Many in the media carp that the OWS movement is disorganized, without a discernible command structure. Yet it has been able to feed, provide medical care and get sleeping bags for the participants (the authorities won’t let them put up tents). It has managed to get out its own newspaper and website, and organize teams, from media and public relations to a welcome committee, to list but a few. Decisions have been carried out by consensus – grueling and inefficient, perhaps, but perfectly suited to making the point the movement wants to exemplify: democracy is broken, on a bipartisan basis, and they want it fixed.
As the website states:
Occupy Wall Street is leaderless resistance movement with people of many colors, genders and political persuasions. The one thing we all have in common is that We Are The 99% that will no longer tolerate the greed and corruption of the 1%. We are using the revolutionary Arab Spring tactic to achieve our ends and encourage the use of nonviolence to maximize the safety of all participants.
When this kind of movement filled Tahrir Square and elsewhere in the world, the U.S. media rushed to applaud it. But it’s not so comfortable when the same thing happens here at home.
This is how mass movements always start, messy, democratic, with a range of voices expressing different elements of the one underlying idea that got them moving (in this case, economic fairness). And it’s finally making it through the self-imposed deafness of the media—although the latter is trying to minimize and trivialize it. (I came back from the march in time to hear the reporter for the radio show Marketplace claim that “at least a thousand people” had marched from Foley Square. Check out this photo for a real sense of the numbers.)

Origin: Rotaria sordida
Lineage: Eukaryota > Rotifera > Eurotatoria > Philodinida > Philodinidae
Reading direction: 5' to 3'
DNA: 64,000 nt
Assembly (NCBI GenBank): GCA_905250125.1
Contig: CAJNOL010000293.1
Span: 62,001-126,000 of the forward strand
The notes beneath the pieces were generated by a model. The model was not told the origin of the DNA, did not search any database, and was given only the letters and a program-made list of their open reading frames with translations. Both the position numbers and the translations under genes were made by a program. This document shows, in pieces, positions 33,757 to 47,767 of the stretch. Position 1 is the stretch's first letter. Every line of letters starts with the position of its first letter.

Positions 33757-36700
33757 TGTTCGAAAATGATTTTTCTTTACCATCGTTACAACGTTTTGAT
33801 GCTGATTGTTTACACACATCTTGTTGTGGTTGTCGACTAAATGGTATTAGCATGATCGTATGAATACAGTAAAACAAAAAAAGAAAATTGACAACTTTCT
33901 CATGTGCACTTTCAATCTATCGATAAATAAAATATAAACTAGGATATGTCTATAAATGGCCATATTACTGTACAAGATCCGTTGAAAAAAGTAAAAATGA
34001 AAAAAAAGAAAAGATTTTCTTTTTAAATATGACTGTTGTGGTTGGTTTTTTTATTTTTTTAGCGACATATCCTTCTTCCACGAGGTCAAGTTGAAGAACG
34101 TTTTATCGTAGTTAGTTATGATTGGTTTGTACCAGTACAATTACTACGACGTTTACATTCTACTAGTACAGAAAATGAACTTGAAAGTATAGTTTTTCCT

That’s because it’s the real deal – and the beleaguered American labor movement (whose own massive protests last year were completely ignored) is smart enough to see it – and thrilled. One of the speakers at the rally expressed this sentiment when she said, “I am overjoyed that we have found each other. I want to thank the Wall Street movement for sparking the Labor movement and for showing us how to do it: take it to the streets.”
And the Labor movement has a lot the tattooed, skin-pierced, long-haired, scruffy white kids the media likes to train its cameras on lack: money, vote-getting organization and a way to reach millions of Americans who are just now waking up to the fact they are “the 99%.”
If the CSR community has any quibbles about OWS, we should be reassured that what we say we want – getting Wall Street to serve Main Street, reform executive compensation, rebuild America on an environmentally sustainable basis, get good green jobs, promote sustainable agriculture, improve justice for workers, etc. – is there to be seen on the signs being lofted by the marchers. We have been bemoaning forever that the “political will is lacking” to get it done. This is how the political will is created. This is what democracy looks like.
About Francesca Rheannon
Francesca is CSRwire's Talkback Managing Editor. An award-winning journalist, Francesca is co-founder of Sea Change Media. She produces the Sea Change Radio’s series, Back to The Future, and co-produces the Interfaith Center of Corporate Responsibility’s podcast, The Arc of Change. Francesca’s work has appeared at SocialFunds.com, The CRO and E Magazine, and she is a contributing writer for CSRwire. Francesca hosts the nationally syndicated radio show, Writers Voice with Francesca Rheannon.
This commentary is written by a valued member of the CSRwire contributing writers' community and expresses this author's views alone.